The Renault 9 was considered blandness personified. But not all the design proposals were.
Occasionally, when one is presented with a rejected concept for a well-known car design, one experiences a frisson of regret, a sharp sense of opportunity missed. More often however, one is reminded of the essential rightness of the production concept chosen. But once in a while, one finds oneself staring in disbelief, wondering what were they thinking? But let’s not Continue reading “Over the Rainbow”
“Renault Revised!” was the headline in what might have been a period review of the R14 by veteran motor writer, Archie Vicar.
This article may have first appeared in Motoring & Driving, December 1979. The original photos were by Dooulgas Land-Windermere (sic) but due to fouling with the filing cabinet, stock photos have been used.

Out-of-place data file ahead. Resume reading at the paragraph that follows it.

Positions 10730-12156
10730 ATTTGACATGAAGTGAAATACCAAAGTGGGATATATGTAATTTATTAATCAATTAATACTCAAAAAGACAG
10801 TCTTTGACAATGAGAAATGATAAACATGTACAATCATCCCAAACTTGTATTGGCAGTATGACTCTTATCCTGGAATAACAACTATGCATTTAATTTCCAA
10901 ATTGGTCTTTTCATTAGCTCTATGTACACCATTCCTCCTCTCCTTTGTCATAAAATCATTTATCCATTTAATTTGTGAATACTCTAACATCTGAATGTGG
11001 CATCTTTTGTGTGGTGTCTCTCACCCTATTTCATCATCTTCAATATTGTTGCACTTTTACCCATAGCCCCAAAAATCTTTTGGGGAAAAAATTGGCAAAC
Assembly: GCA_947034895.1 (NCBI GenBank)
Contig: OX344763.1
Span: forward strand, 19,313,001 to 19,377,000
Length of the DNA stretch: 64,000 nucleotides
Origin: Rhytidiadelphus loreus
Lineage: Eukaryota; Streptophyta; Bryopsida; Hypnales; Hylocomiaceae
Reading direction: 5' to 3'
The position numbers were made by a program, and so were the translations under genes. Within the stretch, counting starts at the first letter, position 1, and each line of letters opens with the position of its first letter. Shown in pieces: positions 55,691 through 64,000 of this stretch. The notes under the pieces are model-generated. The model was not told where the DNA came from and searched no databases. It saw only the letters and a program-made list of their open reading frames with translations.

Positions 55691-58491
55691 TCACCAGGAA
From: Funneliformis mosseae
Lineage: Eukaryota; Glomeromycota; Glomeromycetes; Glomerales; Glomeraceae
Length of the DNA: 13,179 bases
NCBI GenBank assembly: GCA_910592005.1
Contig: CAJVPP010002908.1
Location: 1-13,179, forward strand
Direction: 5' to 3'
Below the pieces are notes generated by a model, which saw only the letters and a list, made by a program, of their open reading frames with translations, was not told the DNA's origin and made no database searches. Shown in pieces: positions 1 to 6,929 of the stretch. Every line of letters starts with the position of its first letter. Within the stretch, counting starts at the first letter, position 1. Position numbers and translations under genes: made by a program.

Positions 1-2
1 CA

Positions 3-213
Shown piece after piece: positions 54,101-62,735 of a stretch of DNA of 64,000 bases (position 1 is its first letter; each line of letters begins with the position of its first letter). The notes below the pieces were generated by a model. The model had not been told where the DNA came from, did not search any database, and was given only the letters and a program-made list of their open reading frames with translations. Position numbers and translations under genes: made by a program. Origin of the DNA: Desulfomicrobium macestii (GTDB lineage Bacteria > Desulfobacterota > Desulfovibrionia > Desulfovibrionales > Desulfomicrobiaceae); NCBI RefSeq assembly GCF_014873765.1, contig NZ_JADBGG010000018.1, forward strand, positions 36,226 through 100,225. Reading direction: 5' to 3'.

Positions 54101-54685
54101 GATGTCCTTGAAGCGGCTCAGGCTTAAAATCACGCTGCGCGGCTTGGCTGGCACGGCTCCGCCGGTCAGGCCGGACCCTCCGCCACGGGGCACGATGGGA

Ah, Renault, perpetually playing second fiddle to Ford, Peugeot, Opel and Austin in the dull-but-worthy stakes. Or second fiddle to Citroen and Alfa Romeo in the odd-but-strange stakes. Renault, somewhere in the middle of it all, with beret, Camembert and Gitanes ever at the ready but never sure whether it is a European firm or just a French one.
In 1976, Renault launched a car which set the template for the mid-sized hatchback which became the default choice of households, if not the world over, at least in Europe…
The ill-advised press campaign that soon followed, however, made a fool of their customers – and of the rest of the motor industry. Building on the success of the R4 and R16, and just like the R5 a few years before it, the R14 offered maximum interior space for passengers and their luggage in a compact footprint, draped in modern, unostentatious bodywork. Continue reading “Theme: Advertising – Ceci N’est Pas Une Poire”